Notebook Accessibility Minihack

A one-hour exercise to evaluate HTML Jupyter Notebooks for better accessibility

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In this one-hour exercise, we'll apply our accessible notebook authoring tips to real-life Jupyter Notebooks. We'll be focusing on notebooks exported to HTML, a format that is partially accessible to screen reader users by default.

Step One: Choose a Notebook

You have three options for picking a notebook to evaluate during this minihack. (If you're not sure about this step, pick one of the default notebooks under the first option.)

Option 1

Choose one of the notebooks below. This is the default option.

JWST data files make use of the Advanced Scientific Data Format. This notebook shows how to create an ASDF (Advanced Scientific Data Format) file from a FITS file.

An example of building, compiling, and training a convolutional neural network on simulated astronomical data. The CNN classifies JWST-HST galaxy mergers.

Option 2

Use a notebook created by you or your organization. Since we'll be evaluating the HTML export of the notebook, you will first want to open the notebook in Jupyter, then Choose `File > Download as > HTML (.html)`. This will export your notebook to HTML in the same folder as the notebook. Once you're done, open the notebook in a web browser such as Chrome before going on to the next step.

Option 3

Select a different notebook from an STScI project. The HTML notebooks can be found using the links on the left side of each project page. Screen reader users can navigate by list or list item to jump right to the lists of notebooks.

The jdat_notebooks repository contains notebooks illustrating workflows for post-pipeline analysis of JWST data. Some of the notebooks also illustrate generic analysis workflows that are applicable to data from other observatories as well. This repository and the notebooks are one component of STScI’s larger Data Analysis Tools Ecosystem.

Hello Universe is an initiative at MAST to provide a space for applying machine learning (ML) algorithms to astronomical data. The first set of notebooks are designed to span a range of ML techniques, and to highlight MAST mission data, including user-contributed high-level science products (HLSPs).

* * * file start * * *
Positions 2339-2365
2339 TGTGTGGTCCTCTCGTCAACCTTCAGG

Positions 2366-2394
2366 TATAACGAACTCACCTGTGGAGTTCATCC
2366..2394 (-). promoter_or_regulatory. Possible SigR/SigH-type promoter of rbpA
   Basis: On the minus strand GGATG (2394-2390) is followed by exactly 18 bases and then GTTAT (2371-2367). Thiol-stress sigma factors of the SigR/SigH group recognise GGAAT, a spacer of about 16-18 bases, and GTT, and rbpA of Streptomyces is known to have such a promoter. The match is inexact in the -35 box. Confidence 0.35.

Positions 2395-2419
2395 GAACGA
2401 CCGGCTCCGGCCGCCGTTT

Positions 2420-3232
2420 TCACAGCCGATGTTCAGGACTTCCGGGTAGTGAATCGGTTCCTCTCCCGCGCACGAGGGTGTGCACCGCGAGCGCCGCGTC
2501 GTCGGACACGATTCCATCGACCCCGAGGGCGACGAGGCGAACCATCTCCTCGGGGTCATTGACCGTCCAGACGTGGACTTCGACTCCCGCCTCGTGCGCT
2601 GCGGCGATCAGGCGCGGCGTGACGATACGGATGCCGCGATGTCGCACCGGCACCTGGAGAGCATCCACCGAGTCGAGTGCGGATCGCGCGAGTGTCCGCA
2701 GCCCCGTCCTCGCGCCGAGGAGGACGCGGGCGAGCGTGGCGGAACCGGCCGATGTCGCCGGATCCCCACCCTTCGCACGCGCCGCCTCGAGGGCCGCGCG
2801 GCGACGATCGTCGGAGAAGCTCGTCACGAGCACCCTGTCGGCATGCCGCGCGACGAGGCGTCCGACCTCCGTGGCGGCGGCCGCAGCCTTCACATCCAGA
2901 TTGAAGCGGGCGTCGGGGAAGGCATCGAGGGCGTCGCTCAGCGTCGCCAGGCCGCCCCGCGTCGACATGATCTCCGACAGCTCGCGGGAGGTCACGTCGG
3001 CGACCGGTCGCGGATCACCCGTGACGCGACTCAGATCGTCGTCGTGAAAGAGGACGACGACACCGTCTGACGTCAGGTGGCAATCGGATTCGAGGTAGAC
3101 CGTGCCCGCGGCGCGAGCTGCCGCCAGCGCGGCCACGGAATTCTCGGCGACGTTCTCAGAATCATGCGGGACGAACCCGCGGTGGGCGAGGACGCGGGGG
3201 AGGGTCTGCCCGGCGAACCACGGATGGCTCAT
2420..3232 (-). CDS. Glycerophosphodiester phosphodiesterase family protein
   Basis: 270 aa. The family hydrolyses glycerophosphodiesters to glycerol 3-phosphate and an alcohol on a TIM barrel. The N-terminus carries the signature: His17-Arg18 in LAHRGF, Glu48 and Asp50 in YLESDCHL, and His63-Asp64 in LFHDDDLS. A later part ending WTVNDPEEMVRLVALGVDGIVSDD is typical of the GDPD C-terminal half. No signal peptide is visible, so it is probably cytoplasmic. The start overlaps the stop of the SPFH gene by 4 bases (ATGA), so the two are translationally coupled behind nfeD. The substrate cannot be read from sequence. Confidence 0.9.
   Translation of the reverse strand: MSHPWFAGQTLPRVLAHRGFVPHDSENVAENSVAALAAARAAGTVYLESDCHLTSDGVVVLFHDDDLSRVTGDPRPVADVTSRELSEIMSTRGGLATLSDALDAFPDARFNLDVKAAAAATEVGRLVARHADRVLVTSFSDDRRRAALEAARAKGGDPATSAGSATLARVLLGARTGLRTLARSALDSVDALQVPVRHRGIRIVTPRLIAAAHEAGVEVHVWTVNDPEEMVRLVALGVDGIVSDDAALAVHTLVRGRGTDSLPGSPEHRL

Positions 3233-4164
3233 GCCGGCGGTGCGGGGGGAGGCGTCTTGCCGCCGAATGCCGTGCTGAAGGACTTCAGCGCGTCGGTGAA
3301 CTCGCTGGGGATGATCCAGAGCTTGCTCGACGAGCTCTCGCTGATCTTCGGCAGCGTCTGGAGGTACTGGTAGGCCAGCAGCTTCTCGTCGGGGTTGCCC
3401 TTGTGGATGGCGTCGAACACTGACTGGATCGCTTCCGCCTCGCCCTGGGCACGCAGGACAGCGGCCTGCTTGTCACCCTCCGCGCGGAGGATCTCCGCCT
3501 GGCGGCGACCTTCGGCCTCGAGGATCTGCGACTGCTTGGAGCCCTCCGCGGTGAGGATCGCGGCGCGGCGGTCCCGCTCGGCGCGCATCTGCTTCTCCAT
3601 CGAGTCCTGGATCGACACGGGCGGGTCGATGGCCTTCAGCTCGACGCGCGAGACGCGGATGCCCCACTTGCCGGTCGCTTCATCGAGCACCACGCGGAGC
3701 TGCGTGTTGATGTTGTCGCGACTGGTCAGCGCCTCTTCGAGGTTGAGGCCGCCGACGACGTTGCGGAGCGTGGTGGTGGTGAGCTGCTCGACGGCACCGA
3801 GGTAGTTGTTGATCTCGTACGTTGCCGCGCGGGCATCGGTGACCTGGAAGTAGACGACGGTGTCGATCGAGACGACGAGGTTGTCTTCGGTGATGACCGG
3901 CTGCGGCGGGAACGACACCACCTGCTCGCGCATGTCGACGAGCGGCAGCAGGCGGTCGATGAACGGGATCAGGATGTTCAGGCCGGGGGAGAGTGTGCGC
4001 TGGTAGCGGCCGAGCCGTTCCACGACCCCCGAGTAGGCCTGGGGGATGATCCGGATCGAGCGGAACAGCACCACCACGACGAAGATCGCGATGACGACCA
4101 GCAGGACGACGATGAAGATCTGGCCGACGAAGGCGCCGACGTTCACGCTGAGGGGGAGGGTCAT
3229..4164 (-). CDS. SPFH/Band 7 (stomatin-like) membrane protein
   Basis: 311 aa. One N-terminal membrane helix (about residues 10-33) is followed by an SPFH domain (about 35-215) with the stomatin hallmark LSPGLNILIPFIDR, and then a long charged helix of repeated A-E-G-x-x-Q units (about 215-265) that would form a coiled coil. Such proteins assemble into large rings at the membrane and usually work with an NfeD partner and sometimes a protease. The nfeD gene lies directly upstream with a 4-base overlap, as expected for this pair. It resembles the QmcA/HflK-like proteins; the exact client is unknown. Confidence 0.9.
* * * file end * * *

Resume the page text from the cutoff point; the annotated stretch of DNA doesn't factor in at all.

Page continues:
Step Two: Evaluate Notebook

Once you've chosen a notebook:

Step Three: Review and Share

When we regroup with the rest of the participants, we'll consider each groups answers to these questions:

We have created a collaborative Google doc where you can share your thoughts and see responses from other breakout rooms.

Before returning to the main Zoom room, please choose a member of your breakout room who would be comfortable presenting the results of your discussion.

Step ♾: Extra Credit / After the Hackathon

If you're feeling ambitious or looking for a more direct way to contribute your thoughts and results to STScI (or your organization), here are some ways to make a difference:

Accessible Authoring Checklist

Whether a Jupyter notebook is usable for disabled people can vary widely—it depends on how the document is set up and presented. Notebook authors can use writing and publishing techniques to ensure their notebooks’ content is more accessible.

This checklist is based on the draft authoring tips from the Astronomy Notebooks For All team.


At the beginning, a notebook should have:

  • A title in the form of a h1 (# in Markdown).
  • A brief summary of the notebook.
  • A table of contents in an ordered list (1., 2., etc. in Markdown).
  • The author(s) and affiliation(s) (if relevant).
  • The date first published.
  • The date last edited (if relevant).
  • A link to the notebook’s source(s) (if relevant).

Throughout the notebook

  • There is only one H1 (# in Markdown) used in the notebook.
  • The notebook uses other heading tags in order (meaning it does not skip numbers).


  • All images (jpg, png, svgs) have an image description. This could be
    • Alt text (an alt attribute)
    • Empty alt text for decorative images/images meant to be skipped (an alt attribute with no value)
    • Captions
    • If no other options will work, the image is described in surrounding paragraphs.
  • Any text present in images exists in a text form outside of the image (this can be alt text, captions, or surrounding text.)